At WordCamp Raleigh, Patrick O’Keefe covered a very interesting subject “Comment Moderation”. Rather it being talking about the basics like plugins, he made it so it covers the good and bad of comment moderation techniques. Here is a short summary of the session along with the presentation.
When you allow comments on your website, you invite user interaction, both positive and negative. It is your job as the moderator of your community to create an atmosphere that works both for both you and your community members. So your first job as a moderator is to decide on the philosophy of your comment community. Do you want a completely open community where every comment is left out in the open or do you want to moderate to keep your comment environment productive? Patrick recommends reviewing your community and deciding what works for you.
Once you have a philosophy, take the time to develop and publish community guidelines. Positioned right above the comment section, this should serve as a guide for the users of your site as to what is appropriate and what is not. This is also your guideline for deletion or editing of a comment. If you spell out in advance what your comment is about, then you have a defense against the commenters who complain about your deletions. Some ideas of what to prohibit include promotional comments, profanity or vulgar language, comments promoting illegal activity, posting of copyrighted materials, or comments not in the native language of the blog.
How do you enforce these guidelines? First you need to provide a way for users to report inappropriate comments to you (there is a plugin for that!). Once you have done this, you need to decide if you want to delete the comments or edit them. Patrick cautions against editing comments because there can be user backlash. If you do edit or delete comments, take the time keep a record in a separate email account. If you wish, you can contact the user and tell them why their comment was removed, but proceed with caution, some commenters may only be encouraged to more bad behavior by your contact.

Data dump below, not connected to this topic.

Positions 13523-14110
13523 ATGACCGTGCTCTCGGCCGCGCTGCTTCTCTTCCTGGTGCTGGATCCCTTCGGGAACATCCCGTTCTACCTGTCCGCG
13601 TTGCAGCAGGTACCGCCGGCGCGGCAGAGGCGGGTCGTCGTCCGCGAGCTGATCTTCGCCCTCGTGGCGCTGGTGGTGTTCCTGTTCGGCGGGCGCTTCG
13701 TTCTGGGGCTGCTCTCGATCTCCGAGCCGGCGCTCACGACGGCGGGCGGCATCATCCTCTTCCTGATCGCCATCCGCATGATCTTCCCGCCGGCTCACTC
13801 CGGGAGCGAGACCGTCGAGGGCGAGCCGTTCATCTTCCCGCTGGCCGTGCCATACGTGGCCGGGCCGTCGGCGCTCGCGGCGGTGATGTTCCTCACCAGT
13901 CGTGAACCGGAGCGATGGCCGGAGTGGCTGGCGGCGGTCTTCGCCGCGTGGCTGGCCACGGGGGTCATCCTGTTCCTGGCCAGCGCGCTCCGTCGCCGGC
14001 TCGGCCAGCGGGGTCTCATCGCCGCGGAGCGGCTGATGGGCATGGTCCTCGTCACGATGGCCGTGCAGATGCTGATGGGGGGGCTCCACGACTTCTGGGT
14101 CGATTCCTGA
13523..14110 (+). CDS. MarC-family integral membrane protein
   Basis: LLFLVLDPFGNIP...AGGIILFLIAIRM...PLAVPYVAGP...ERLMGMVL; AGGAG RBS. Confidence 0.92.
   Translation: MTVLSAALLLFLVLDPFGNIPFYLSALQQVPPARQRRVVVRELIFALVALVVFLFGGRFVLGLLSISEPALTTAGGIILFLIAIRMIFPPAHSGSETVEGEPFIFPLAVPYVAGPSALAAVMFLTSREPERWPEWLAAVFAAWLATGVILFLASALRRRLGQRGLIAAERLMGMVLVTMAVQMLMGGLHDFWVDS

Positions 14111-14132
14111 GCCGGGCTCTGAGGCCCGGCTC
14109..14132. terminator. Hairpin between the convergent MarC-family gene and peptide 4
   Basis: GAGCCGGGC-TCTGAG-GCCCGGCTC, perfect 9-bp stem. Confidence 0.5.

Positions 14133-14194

WordPress offers some great moderation options. In your discussion settings decide if you want to allow trackbacks, if you want to require names and emails, and if you want to set a date to auto close comments. You can also utilize the comment blacklist, an box on the discussion settings that will automatically send posts with specific words and phrases to the spam folder. You can also click on users ip addresses to see if a user has a history of bad behavior to help you in your decision to ban or not to ban users.
There are other comment symptoms you can use, like Intense debate, Livefyre, Facebook comments, and Disqus, but they have few moderation benefits over WordPress’ built in options.
Finally, Patrick asks you to recognize that you will be the bad guy sometimes. Do not take angry comments personally, and understand that some users are just crazy regardless of how nice or understanding you are.
Check out his presentation below:
P.S, we would not be able to make this trip if it wasn’t for our amazing sponsor.
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